In matrix calculus, we can calculate scalar by matrix derivative or matrix by scalar derivatives, according to here.

Where do these formulae come from? What I'm confused about is how this is related to ordinary multi-variable differentiation? For example, given a matrix to scalar function $f: \mathbb{R}^{n \times m} \to \mathbb{R}$, in what sense is the result a $m \times n$ matrix?

Is this related to treating matrices as vectors of dimension $n \times m$, using matrix norm to measure distance on the vector space of matrices? However, shouldn't the resulting derivative linear map of type $\mathbb{R}^{n \times m} \to \mathbb{R}$? Why is it $\mathbb{R}^m \to \mathbb{R}^n$?

A detailed derivation of the formulae would be helpful!


1 Answer 1


Ok, lets look at the general definition of a differential $df$ on normed spaces, for $f:\mathbb{S}\to\mathbb{P}$ $$f(x+h)=f(x)+df(x,h)+o(||h||_S)$$ where the differential $df(x,h)$ is linear and continuous in $h$.

Lets look at $\mathbb{S}=\mathbb{R}^m,\mathbb{P}=\mathbb{R}^n$. Then any linear operator $\mathbb{R}^m\to\mathbb{R}^n$ can be represented by some matrix $\in \mathbb{R^{n\times m}}$ (i.e. by matrix-vector multiplication). Lets denote this matrix $A$. So out differential in this case becomes $$df(x,h)=A(x)h$$ We call $A(x)$ a derivative (remeber $df$ is a differential).

Now we take $\mathbb{S}=\mathbb{R}^{n\times m},\mathbb{P}=\mathbb{R}$. But we also equip this $\mathbb{S}$ with the scalar product $B\cdot C=\sum_{i,j}B_{i,j}C_{i,j}$. This is basically the same as taking $\mathbb{S}=\mathbb{R}^{nm}$ with the standard dot product. Then any linear operator $L: \mathbb{S}\to\mathbb{P}$ can be represented as $L(h)=D\cdot h$ where $D$ is some matrix $\in \mathbb{S}$.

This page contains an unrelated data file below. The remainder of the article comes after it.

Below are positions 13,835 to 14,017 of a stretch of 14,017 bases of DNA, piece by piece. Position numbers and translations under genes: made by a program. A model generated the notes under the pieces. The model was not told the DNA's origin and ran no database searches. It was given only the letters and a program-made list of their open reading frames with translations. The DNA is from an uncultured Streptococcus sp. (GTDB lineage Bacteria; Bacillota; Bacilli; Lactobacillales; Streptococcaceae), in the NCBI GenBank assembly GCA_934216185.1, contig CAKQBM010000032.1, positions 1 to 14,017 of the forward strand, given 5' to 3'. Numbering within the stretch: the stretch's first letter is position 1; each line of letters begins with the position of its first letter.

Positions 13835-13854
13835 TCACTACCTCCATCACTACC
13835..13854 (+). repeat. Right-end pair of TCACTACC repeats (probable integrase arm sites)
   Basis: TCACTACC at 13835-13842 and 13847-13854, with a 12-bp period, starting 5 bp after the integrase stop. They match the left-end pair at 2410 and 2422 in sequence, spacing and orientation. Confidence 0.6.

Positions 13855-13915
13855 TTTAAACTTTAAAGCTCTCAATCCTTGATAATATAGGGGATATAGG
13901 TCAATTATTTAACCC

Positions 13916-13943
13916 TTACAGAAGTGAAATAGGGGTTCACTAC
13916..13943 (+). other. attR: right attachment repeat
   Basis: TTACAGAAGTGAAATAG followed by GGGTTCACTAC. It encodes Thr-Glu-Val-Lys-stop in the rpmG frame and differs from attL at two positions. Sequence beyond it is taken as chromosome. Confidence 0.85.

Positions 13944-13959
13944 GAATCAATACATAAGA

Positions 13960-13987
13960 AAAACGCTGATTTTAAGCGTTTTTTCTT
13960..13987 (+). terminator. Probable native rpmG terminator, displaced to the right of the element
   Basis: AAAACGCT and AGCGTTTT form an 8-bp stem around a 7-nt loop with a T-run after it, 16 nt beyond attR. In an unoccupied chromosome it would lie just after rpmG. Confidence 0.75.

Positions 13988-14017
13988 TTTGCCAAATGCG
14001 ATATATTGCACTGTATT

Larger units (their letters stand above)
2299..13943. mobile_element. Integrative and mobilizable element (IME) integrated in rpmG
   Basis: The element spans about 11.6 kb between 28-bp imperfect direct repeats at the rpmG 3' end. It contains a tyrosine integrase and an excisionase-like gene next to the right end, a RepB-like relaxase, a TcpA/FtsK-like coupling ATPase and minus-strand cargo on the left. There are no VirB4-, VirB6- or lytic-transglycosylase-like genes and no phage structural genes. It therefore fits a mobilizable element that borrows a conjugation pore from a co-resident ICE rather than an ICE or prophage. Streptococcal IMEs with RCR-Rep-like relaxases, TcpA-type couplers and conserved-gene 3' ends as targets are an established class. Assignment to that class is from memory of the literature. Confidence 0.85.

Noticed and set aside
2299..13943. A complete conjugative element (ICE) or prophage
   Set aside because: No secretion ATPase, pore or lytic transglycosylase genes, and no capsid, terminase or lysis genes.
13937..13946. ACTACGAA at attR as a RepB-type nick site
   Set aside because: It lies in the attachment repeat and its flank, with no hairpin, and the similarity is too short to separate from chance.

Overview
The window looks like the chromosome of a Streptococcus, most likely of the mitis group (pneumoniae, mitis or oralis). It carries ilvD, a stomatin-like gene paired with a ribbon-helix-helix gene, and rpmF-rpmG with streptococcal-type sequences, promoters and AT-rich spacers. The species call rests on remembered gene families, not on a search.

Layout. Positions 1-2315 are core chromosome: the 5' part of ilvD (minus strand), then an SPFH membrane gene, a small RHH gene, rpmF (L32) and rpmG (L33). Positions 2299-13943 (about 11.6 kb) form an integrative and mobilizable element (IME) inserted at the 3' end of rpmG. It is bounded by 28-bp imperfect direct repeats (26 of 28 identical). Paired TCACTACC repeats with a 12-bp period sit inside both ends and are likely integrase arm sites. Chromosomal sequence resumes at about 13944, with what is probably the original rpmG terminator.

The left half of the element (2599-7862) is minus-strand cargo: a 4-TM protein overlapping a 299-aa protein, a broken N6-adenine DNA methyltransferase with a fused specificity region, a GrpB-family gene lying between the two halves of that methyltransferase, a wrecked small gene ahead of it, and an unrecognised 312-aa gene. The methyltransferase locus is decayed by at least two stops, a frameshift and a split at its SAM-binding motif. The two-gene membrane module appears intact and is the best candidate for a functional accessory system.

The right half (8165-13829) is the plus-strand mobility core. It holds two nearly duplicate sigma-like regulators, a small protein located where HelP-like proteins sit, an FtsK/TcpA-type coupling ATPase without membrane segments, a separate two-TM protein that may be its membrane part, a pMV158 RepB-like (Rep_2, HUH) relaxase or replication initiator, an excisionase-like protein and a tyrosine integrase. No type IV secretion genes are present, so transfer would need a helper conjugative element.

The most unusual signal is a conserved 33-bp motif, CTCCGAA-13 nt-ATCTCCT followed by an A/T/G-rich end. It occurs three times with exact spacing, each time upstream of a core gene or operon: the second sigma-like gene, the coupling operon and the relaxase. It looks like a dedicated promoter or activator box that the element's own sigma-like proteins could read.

So in this case the differential $df$ can be represented as $$df(x,h)=A(x)\cdot h$$ We call $A(x)$ a derivative. So $A(x)$ in both cases can even be the same (tables of numbers), but they are used differently.

Small example: $$f(x)=Ax,\ A\in\mathbb{R}^{n\times m},\ x\in\mathbb{R}^m,\ f:\mathbb{R}^m\to\mathbb{R}^n$$ $$df(x,dx)=Adx$$ $$\frac{df(x)}{dx}=A$$

$$g(x)=A\cdot x,\ A\in\mathbb{R}^{n\times m},\ x\in\mathbb{R}^{n\times m},\ g:\mathbb{R}^{n\times m}\to\mathbb{R}$$ $$dg(x,dx)=A\cdot dx$$ $$\frac{dg(x)}{dx}=A$$ As you see the derivatives of $f$ and $g$ are the same, but they represent different things.

In general we can define a derivative when we can represent linear operators $\mathbb{S}\to\mathbb{P}$ with some product on $\mathbb{S}$. For $\mathbb{S}$ Hilbert space and $\mathbb{P}$ its field we can always use Riesz representation theorem to get such a representation. In this case a derivative will be always an element from the input space $\mathbb{S}$.

  • $\begingroup$ Thank you for your answer! One thing I still want to point out is in matrix calculus, scalar-by-matrix derivative $\frac{dy}{dX}$ of dimension $m \times n$ will give the result of dimension $n \times m$. Why is that? $\endgroup$
    – Rui Liu
    Feb 28, 2021 at 20:54
  • $\begingroup$ Moreover, why can we replace the $\mathbb{R}^{n \times m} \to \mathbb{R}$ with a matrix using Riesz representation theorem? When we evaluate a complicated matrix differentiation, won't the dimensional analysis fail? $\endgroup$
    – Rui Liu
    Feb 28, 2021 at 20:58
  • $\begingroup$ Also just in case other people are also confused like me, after I did some search, the inner product that @Koncopd talks about is Frobenius inner product (and its induced norm called Frobenius norm). $\endgroup$
    – Rui Liu
    Feb 28, 2021 at 21:00
  • $\begingroup$ Just to clarify what I mean by dimensional analysis fail. I would expect $\frac{dy}{dX} X$ to return a real number. However, if we have $\frac{dy}{dX}$ return a matrix of transpose dimension, $\frac{dy}{dX} X$ will be a square matrix. How is this fine? $\endgroup$
    – Rui Liu
    Feb 28, 2021 at 21:12
  • $\begingroup$ Actually as i wrote, the order dimensions of a derivative and the derivative iself are not important, the important thing is differential. You can also take, for example, $df(x,h)=\operatorname{tr}(A(x)^Th)$, it is the same as $A(x)\cdot h$, and you call $A(x)^T$ derivative (with dimensions $m\times n$ now). Some authors prefer this trace formula for defining derivative instead of Frobenius product, but the differential stays the same, of course. $\endgroup$
    – Koncopd
    Feb 28, 2021 at 21:55

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